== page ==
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A SYSTEMATIC EXAMINATION OF DIFFERENT PARAMETERS OF PRESESSION EXPOSURE TO TANGIBLE STIMULI THAT MAINTAIN PROBLEM BEHAVIOR

A SYSTEMATIC EXAMINATION OF DIFFERENT PARAMETERS OF PRESESSION EXPOSURE TO TANGIBLE STIMULI THAT... We examined the effects of three different presession conditions on tangibly maintained problem behavior for 2 students with autism, using individual‐participant multielement designs. First, an analogue functional analysis demonstrated that problem behavior was maintained by access to tangible items. Next, topographies of item rejection were identified. Finally, students were exposed to (a) brief access, (b) no access, and (c) satiation to the tangible items prior to tangible sessions. The results demonstrated high levels of problem behavior following the brief‐access and no‐access presession conditions and low levels of problem behavior following the satiation condition. The findings are discussed in the context of how satiation might best be defined for these sorts of evaluations. http://www.deepdyve.com/assets/images/DeepDyve-Logo-lg.png Journal of Applied Behavior Analysis Wiley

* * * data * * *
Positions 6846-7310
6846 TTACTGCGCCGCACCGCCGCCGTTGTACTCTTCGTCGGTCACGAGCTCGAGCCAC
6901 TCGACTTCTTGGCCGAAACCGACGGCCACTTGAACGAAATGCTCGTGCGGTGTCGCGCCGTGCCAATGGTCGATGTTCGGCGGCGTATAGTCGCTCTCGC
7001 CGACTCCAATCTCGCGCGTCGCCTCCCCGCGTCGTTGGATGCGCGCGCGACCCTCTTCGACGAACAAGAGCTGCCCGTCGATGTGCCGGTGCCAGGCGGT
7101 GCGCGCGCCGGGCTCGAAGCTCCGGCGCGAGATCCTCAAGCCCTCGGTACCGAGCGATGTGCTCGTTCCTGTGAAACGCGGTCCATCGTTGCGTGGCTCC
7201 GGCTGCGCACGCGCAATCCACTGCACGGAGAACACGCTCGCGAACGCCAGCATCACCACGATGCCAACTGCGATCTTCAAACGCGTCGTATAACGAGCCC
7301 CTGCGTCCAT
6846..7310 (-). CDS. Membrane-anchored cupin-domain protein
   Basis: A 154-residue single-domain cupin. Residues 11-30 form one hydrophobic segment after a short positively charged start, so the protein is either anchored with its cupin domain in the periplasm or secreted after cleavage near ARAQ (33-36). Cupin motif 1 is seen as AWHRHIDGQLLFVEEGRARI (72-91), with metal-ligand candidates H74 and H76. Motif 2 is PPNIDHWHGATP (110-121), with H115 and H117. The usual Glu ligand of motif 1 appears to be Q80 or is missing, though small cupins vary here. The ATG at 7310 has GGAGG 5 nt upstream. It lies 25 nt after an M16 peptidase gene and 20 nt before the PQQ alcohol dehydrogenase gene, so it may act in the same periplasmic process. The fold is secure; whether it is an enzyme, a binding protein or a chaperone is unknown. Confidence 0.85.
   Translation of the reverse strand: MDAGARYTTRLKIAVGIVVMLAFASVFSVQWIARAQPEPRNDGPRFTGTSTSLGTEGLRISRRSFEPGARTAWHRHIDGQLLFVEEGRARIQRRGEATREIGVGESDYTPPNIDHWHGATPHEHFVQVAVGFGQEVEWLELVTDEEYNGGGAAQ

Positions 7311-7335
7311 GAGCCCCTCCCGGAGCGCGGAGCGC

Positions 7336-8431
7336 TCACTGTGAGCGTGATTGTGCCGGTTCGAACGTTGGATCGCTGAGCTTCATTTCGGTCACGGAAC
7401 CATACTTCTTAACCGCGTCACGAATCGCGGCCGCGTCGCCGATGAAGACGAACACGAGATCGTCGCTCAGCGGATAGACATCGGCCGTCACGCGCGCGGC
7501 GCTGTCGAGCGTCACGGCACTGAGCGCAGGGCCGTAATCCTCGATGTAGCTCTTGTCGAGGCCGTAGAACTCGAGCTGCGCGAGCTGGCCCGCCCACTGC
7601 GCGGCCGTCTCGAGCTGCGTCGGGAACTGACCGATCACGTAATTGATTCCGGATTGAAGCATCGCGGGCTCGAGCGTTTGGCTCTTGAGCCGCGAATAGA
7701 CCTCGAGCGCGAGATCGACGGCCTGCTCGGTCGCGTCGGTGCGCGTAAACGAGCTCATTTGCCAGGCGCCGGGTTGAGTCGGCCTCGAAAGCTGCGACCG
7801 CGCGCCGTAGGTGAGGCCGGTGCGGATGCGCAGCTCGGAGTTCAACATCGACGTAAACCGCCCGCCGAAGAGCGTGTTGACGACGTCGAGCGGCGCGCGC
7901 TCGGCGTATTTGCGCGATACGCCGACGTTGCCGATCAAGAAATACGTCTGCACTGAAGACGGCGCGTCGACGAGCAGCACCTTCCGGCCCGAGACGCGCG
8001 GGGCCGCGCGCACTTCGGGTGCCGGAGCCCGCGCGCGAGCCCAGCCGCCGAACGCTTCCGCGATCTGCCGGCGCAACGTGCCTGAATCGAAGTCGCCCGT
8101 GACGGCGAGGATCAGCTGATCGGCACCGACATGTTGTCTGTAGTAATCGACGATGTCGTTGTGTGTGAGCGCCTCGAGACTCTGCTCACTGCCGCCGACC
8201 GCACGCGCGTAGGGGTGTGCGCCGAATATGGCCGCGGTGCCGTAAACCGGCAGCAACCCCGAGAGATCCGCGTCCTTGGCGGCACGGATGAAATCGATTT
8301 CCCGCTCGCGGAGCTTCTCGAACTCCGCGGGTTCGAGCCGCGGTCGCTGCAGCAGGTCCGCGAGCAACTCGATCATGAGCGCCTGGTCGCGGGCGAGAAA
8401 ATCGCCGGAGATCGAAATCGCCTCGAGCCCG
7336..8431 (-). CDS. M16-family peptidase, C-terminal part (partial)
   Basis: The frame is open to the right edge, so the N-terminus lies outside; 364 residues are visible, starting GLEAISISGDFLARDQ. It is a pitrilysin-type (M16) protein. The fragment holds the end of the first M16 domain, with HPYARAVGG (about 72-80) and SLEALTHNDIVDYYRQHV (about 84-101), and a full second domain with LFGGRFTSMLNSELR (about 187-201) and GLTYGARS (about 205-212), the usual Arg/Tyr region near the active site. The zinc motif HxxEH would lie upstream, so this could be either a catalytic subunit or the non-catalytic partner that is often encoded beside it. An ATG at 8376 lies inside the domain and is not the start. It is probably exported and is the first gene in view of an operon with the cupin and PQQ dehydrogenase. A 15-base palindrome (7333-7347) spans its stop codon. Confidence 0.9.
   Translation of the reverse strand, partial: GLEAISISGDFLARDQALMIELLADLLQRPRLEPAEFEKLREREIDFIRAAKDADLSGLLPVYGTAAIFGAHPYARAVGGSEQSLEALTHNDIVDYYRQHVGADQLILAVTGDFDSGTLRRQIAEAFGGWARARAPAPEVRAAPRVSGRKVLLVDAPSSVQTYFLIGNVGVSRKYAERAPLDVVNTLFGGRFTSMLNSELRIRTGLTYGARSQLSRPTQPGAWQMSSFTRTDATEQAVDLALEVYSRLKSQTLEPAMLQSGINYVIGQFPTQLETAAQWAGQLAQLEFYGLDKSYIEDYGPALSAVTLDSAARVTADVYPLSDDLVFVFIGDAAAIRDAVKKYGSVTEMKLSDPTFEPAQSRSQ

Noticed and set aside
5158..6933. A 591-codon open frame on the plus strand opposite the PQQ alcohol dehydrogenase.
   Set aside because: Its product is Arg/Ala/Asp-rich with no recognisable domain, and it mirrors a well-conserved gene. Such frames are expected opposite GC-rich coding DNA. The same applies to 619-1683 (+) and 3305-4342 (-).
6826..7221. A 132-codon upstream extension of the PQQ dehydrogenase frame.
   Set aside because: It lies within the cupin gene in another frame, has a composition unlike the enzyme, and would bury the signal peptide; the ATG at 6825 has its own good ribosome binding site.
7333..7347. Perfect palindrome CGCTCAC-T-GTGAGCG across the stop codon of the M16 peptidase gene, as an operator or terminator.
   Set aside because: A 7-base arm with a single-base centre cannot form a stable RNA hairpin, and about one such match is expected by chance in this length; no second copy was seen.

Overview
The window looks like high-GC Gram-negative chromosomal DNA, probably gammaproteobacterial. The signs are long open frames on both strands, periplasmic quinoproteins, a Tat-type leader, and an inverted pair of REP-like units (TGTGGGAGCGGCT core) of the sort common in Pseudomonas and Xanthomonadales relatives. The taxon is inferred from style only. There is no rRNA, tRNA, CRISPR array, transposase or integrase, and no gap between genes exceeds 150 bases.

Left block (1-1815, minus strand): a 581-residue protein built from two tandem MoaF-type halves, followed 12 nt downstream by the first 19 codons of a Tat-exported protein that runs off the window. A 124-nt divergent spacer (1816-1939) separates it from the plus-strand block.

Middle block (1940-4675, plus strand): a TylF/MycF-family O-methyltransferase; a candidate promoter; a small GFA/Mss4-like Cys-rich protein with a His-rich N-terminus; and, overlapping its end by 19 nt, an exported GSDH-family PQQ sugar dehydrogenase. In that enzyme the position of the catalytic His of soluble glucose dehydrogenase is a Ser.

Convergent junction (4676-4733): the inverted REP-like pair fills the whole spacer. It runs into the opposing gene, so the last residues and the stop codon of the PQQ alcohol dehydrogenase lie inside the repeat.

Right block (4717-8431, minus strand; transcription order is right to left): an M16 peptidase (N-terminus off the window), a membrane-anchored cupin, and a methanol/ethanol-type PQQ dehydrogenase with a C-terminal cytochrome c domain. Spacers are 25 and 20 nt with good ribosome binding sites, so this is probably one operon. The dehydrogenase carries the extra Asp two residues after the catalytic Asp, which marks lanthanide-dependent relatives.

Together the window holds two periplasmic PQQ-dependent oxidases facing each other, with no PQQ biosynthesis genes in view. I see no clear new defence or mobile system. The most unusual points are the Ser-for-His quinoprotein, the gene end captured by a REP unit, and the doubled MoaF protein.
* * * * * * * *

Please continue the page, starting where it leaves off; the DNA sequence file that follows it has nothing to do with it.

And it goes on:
A SYSTEMATIC EXAMINATION OF DIFFERENT PARAMETERS OF PRESESSION EXPOSURE TO TANGIBLE STIMULI THAT MAINTAIN PROBLEM BEHAVIOR

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References (35)

Publisher
Wiley
Copyright
© 2009 Society for the Experimental Analysis of Behavior
ISSN
0021-8855
eISSN
1938-3703
DOI
10.1901/jaba.2009.42-773
pmid
22102760
Publisher site
See Article on Publisher Site

Abstract

We examined the effects of three different presession conditions on tangibly maintained problem behavior for 2 students with autism, using individual‐participant multielement designs. First, an analogue functional analysis demonstrated that problem behavior was maintained by access to tangible items. Next, topographies of item rejection were identified. Finally, students were exposed to (a) brief access, (b) no access, and (c) satiation to the tangible items prior to tangible sessions. The results demonstrated high levels of problem behavior following the brief‐access and no‐access presession conditions and low levels of problem behavior following the satiation condition. The findings are discussed in the context of how satiation might best be defined for these sorts of evaluations.

Journal

Journal of Applied Behavior AnalysisWiley

Published: Dec 1, 2009

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